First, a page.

skilled trade training

3 Skilled Trades You Can Train For Now

skilled trade training

As technology and the economy changes, the question arises – which careers can ensure future economic stability? Trade schools offer a faster and less expensive mean of learning the skills necessary for the in-demand jobs of tomorrow. Following is an overview of some of the best future jobs you can train for at Tulsa Welding School.

1. Welder

In principle, joining two metal parts together seems like a simple task. In practice, however, welding companies struggle to find enough skilled welders who are capable of meeting their needs. In fact, one employer in Texas had to station armed guards around his worksite to prevent corporate poachers from stealing its welders. Overall, the American Welding Association predicts that the nation will need 216,000 workers with welding training to fill jobs before 2020.

Welders can work in different industries. An underwater welder, for instance, will join together the massive beams needed for oilrigs and pipelines. A welder working in a small-town brewery will create and maintain the thousand-gallon tanks used to store beer for fermentation and distribution. While many welders find themselves working in the manufacturing and construction industries, others travel with the pit crews of NASCAR racing teams, on cruise ships, and other places.

Although robotic welding has become more prevalent in the manufacturing industry, automation has created, rather than removed, career opportunities for welders. Welders with high-tech skills are needed to oversee and manage the equipment. Lastly, welding offers numerous opportunities for advancement. While the mean annual for a welder is $40,040 a year, certified welding inspectors can earn overtime pay depending on the industry.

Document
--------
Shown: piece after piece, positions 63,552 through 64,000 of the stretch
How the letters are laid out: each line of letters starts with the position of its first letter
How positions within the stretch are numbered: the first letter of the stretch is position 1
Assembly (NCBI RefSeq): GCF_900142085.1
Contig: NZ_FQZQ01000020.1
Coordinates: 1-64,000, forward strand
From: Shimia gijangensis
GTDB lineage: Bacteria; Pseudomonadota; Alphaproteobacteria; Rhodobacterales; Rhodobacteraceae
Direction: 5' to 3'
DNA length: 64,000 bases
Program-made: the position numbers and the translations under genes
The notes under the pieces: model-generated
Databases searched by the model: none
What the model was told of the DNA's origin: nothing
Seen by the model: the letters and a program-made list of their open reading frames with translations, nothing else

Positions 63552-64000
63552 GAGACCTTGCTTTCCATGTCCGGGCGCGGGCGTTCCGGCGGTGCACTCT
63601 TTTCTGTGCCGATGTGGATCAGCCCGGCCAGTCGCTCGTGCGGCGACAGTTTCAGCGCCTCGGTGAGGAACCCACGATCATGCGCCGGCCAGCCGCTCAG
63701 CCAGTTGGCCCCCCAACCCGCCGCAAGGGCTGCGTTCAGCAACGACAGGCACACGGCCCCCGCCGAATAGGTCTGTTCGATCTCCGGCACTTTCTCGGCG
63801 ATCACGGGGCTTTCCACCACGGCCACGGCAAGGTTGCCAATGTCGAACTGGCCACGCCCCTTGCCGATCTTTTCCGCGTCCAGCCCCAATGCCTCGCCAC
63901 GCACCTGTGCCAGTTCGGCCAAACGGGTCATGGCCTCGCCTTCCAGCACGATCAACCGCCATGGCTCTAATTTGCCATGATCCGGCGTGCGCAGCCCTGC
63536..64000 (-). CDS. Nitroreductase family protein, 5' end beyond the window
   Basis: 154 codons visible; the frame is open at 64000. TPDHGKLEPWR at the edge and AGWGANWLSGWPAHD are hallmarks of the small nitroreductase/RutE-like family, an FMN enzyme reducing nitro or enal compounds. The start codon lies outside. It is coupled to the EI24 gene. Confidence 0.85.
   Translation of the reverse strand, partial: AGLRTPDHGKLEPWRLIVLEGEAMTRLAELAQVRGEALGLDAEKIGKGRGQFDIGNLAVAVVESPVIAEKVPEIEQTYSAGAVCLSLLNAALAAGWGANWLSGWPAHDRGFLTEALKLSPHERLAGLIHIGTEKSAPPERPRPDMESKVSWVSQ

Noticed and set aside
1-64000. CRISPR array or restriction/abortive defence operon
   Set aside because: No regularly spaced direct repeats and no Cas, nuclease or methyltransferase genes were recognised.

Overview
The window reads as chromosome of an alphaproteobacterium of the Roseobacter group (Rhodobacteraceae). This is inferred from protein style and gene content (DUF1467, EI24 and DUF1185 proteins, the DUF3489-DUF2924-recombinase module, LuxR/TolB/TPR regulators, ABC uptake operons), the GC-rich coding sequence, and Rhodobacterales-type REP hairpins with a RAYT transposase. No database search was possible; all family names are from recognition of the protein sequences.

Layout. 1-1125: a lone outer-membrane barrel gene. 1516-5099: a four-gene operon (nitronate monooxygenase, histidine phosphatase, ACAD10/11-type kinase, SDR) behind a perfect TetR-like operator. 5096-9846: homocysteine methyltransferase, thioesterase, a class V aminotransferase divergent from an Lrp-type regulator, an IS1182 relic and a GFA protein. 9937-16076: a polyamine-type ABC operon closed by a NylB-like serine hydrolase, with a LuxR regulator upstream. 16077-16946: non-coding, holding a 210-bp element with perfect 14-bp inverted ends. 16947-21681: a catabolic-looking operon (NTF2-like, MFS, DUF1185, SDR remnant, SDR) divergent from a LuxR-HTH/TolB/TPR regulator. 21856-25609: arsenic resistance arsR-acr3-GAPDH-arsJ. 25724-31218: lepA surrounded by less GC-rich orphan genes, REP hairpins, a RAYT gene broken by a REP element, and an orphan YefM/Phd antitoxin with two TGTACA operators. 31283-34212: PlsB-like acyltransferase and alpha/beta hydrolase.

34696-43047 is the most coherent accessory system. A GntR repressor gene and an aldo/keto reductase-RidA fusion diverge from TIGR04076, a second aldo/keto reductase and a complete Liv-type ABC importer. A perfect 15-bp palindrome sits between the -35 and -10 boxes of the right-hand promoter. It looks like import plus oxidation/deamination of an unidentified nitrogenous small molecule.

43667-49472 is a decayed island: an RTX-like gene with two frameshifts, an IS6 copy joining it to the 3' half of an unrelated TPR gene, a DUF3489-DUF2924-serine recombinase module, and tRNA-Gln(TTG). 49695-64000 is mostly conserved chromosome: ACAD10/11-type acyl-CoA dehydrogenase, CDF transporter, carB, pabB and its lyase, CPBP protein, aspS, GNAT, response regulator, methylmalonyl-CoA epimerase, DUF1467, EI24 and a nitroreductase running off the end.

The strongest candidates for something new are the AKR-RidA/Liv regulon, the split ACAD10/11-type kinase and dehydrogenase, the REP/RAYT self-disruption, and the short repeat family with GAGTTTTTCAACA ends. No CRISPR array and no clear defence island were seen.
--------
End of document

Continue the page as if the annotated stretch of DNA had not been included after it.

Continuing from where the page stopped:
2. Pipefitter

Transferring water or oil from point A to point B requires a massive series of pipes running above or underground, and each pipe segment needs to be joined together to ensure that the liquid does not spill. Individuals with pipefitter training are in high demand, especially in areas where oil extraction and production is prevalent. The Bureau of Labor Statistics predicts faster than average job growth for this field through 2024.

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In the coming years, pipefitters will also find themselves repairing and replacing much of America’s aging infrastructure, which received a D+ grade from the American Society of Civil Engineers. The group estimates that $3.6 trillion will be needed to fix local water pipes, roads, and bridges by 2020.

3. Electrician

Keeping the lights and wiring functioning properly highlights the need for electricians. Compounding the need for electricians is the rapid retirement of older professionals in this industry.[i] Given these factors, electricians are expected to experience much faster than average job growth through 2024.

Homes, businesses, and factories are all places where electricians work. Much like welders and pipefitters, electricians are unlikely to suffer the consequences of outsourcing since much of their work is performed on-site. Electricians don’t need to worry about their futures.

Individuals can enter the field after just seven months of electrician school and start advancing their careers. The Annual mean wage for electricians is 54,520 but may be higher or lower depending on the industry.

Secure Your Future

The skilled trades will account for some of the most in-demand jobs of the future due to the large number of retiring workers and thriving industries that employ them. Secure you future now with career training from Tulsa Welding School.

[i] http://www.forbes.com/sites/emsi/2013/03/07/americas-skilled-trades-dilemma-shortages-loom-as-most-in-demand-group-of-workers-ages/